I am trying to understand the difference(s) between OFDM (Orthogonal Frequency Division Multiplexing) and GFDM (Generalized Frequency Division Multiplexing) which are used as a multicarrier modulation techniques in wireless communication. As far as I know the OFDM uses the orthogonal subcarriers and the GFDM is with the non-orthogonal subcarriers when designing a transmitter. The GFDM is possibly going to be the modulation technique for 5G systems as it has been discussed in a research area.

Could anyone please explain further about GFDM design and its differences from OFDM? What is the purpose of using GFDM when designing a transmitter? The subcarriers are created just after the IFFT?

In GFDM, how does the IFFT block work when creating the subcarriers?

What about the subcarrier pulse shaping in GFDM?

Thanks in Advance!

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    $\begingroup$ This might help: webdemo.inue.uni-stuttgart.de/webdemos/08_research/waveform5G/… $\endgroup$ – Deve Apr 1 '15 at 15:28
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    $\begingroup$ Thank you for sharing this link! Excellent explanations and spectrum showings! $\endgroup$ – tuner May 4 '15 at 9:55
  • $\begingroup$ How you know that the GFDM is possibly going to be the modulation technique for 5G system? $\endgroup$ – Val Costa Jun 26 '15 at 13:50
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    $\begingroup$ @Deve your link is excellent and answers this question perfectly; can you paste it below so that we can upvote it? $\endgroup$ – Dan Boschen May 14 '17 at 14:03
  • $\begingroup$ @DanBoschen Done $\endgroup$ – Deve Jun 5 '17 at 9:43

There is a great interactive demonstration of GFDM by Xiaojie Wang and Stephan ten Brink explaining the differences between OFDM and GFDM.

To sum it up, GFDM uses generalized pulse shaping filters that can span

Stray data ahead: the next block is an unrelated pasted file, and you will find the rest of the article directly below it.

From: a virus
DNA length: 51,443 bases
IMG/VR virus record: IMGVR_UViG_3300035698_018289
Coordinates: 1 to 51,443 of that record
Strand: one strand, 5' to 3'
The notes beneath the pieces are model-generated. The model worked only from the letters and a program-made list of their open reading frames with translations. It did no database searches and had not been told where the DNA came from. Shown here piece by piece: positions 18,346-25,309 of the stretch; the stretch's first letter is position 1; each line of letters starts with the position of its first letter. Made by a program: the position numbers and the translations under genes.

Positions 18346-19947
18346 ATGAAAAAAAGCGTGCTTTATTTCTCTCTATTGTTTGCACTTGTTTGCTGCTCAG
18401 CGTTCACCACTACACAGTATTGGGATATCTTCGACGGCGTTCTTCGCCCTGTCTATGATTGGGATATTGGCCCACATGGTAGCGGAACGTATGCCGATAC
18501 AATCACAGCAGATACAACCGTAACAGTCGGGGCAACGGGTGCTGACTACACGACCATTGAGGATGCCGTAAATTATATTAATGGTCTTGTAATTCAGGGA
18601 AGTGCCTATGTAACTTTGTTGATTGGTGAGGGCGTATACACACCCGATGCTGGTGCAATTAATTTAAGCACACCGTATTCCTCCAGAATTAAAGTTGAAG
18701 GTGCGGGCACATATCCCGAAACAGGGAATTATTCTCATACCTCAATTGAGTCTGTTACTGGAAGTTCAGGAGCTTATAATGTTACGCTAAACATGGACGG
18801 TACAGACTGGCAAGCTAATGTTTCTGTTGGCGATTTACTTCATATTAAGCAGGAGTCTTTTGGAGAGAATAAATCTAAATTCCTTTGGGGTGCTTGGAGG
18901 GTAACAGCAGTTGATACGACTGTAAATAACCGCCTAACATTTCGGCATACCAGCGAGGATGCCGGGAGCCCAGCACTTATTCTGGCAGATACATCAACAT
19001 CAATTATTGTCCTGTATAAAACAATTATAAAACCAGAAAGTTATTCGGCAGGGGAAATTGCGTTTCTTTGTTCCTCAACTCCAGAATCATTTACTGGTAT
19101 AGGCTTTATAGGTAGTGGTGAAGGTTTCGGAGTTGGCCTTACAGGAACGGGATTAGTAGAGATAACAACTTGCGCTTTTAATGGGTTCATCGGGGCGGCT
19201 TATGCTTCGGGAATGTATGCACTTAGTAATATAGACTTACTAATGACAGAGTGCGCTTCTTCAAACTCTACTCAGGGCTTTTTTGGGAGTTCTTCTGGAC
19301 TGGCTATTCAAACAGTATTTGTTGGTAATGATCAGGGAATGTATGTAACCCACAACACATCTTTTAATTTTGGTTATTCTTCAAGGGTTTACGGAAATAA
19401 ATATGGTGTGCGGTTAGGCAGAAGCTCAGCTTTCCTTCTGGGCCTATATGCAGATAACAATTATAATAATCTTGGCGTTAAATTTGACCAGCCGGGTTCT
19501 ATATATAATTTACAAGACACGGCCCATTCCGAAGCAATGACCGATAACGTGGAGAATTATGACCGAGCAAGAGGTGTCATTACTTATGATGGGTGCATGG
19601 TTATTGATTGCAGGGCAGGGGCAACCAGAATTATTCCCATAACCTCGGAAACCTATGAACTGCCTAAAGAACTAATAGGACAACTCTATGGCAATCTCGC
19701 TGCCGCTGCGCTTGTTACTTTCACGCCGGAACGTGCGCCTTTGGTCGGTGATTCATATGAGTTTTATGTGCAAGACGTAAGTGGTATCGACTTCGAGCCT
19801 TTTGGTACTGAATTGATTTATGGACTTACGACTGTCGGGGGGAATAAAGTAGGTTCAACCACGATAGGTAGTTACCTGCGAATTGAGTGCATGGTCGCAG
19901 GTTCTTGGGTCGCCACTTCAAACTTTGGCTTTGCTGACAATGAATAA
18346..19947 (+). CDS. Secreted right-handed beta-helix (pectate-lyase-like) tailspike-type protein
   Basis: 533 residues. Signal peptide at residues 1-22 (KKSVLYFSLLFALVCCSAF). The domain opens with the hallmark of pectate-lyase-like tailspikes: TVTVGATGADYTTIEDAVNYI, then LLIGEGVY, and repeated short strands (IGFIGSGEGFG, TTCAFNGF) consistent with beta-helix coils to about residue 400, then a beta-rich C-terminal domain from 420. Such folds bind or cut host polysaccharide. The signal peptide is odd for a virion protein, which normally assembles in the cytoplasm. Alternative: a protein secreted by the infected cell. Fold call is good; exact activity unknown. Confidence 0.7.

• a subset of $N_\mathrm S$ subcarriers out of a total number $N_\mathrm{S,tot}$ of subcarriers and
  • a set of $N_\mathrm Y$ symbols

OFDM is a special case of GFDM where $N_\mathrm Y = 1$, $N_S = N_\mathrm{S,tot}$, and the pulse shaping filter is rectangular in frequency domain. This can be implemented using an IFFT at the transmitter and an FFT at the receiver.

The implementation of GFDM is generally not that simple. I could think of an implementation using $N_\mathrm{S,tot}/N_\mathrm S$ IFFTs of length $N_\mathrm{S,tot}$ where at every IFFT just a subset of $N_\mathrm S$ inputs is used and the others are zero padded to realize the frequency allocation of one subset of subcarriers. Each IFFT output would be followd by a specific pulse shaping filter spanning $N_\mathrm Y$ symbols. Finally, all filter outputs would be added up and converted to an analog signal using an digital-to-analog converter (DAC).

The purpose of GFDM is to achieve, amongst others:

  • lower out-of-band radiation (better spectral efficiency)
  • higher robustness against carrier frequency offset (CFO)
  • higher robustness against sampling time offset

when compared to OFDM.

GFDM is also motivated by the fact that in Long-term evolution (LTE) mobile communications, users are allocated so-called physical ressource blocks (PRB). PRBs consist of a set of adjacent subcarriers and symbols.


Here is a nice reference in the academic literature. He starts the derivation with OFDM, then shows how GFDM can be derived from that.

In Figure 3, the pulse shaping coefficients $c_k$ precede the IFFT block.

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    $\begingroup$ the link you provided does not work. $\endgroup$ – sky-light Dec 27 '16 at 14:21

protected by jojek Jun 26 '15 at 16:52

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